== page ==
On the surface, arbitration appears to be a perfect solution for the dentist as well as the patient. It can be less expensive than litigation and typically moves expeditiously. However, arbitration does have its drawbacks.
First, having a patient sign an arbitration agreement binds you and the patient to abide by that agreement, even if the problem could be resolved in another manner. There is no option of appealing the decision.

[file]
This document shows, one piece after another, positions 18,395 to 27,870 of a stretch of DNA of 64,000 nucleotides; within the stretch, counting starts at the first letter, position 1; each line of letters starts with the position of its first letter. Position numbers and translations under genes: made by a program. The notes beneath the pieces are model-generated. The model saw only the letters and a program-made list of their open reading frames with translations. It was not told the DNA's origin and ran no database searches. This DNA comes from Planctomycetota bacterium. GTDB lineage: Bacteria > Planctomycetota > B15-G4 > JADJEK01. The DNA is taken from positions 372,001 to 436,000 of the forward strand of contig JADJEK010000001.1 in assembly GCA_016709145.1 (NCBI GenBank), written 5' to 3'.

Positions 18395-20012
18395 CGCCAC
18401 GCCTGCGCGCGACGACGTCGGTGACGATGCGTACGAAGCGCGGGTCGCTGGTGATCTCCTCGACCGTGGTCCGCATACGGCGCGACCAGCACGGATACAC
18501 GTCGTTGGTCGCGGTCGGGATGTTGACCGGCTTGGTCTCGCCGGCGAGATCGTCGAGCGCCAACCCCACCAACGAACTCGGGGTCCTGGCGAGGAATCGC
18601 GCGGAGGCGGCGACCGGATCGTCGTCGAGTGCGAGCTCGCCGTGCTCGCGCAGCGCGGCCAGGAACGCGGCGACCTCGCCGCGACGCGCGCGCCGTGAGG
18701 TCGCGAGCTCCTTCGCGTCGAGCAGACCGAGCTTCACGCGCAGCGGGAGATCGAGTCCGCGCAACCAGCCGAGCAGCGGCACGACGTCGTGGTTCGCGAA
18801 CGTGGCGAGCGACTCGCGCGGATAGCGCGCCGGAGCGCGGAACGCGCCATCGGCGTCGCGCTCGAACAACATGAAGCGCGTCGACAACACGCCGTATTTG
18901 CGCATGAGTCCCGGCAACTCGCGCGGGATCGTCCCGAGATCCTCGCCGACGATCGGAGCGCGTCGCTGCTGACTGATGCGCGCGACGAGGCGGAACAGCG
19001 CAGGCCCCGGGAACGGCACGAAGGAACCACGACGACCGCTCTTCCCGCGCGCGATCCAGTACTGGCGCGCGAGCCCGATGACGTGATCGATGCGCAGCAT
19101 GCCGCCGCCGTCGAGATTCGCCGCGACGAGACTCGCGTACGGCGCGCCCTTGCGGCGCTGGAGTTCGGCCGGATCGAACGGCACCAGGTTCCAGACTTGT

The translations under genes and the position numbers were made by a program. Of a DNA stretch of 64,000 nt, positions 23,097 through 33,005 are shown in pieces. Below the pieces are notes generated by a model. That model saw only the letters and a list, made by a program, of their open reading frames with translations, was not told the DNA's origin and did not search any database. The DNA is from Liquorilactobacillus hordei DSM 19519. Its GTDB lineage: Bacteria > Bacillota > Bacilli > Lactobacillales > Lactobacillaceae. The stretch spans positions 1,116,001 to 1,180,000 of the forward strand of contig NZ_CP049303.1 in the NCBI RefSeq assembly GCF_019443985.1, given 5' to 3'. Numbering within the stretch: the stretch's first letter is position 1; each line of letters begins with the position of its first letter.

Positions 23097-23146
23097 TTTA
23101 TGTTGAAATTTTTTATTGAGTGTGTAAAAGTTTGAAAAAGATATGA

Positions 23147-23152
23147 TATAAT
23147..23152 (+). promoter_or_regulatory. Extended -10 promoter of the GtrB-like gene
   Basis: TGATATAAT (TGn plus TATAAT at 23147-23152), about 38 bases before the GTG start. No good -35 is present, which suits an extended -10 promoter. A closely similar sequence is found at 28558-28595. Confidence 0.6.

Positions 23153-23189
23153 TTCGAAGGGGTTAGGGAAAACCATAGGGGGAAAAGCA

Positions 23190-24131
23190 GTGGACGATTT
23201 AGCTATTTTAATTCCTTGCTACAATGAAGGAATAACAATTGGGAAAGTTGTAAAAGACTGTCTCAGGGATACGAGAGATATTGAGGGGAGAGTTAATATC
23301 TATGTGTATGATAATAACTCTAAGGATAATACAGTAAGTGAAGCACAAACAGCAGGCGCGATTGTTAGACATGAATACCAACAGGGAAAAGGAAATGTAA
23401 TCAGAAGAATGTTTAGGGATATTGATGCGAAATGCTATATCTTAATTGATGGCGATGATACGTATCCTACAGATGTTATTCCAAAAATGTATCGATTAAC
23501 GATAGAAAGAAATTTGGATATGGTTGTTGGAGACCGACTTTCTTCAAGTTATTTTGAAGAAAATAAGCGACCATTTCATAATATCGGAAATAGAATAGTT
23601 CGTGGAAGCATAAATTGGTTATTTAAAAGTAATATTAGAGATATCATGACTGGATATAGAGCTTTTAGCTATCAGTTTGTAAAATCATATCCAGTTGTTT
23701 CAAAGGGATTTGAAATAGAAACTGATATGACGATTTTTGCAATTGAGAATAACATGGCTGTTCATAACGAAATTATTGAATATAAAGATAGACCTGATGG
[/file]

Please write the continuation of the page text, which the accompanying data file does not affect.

Second, in arbitration only two to three arbitrators, as opposed to a 12-member jury panel of your peers, hear your case. Additionally, arbitrators who often hear similar cases may have preconceived notions regarding dentistry, which may affect how they evaluate your case.
Finally, consider the impact of asking your patients to sign such an agreement. Often patients view signing an agreement prior to treatment as a pre-admission of substandard care. Some will perceive it as your attempt to strip them of their legal rights, should something go wrong with treatment.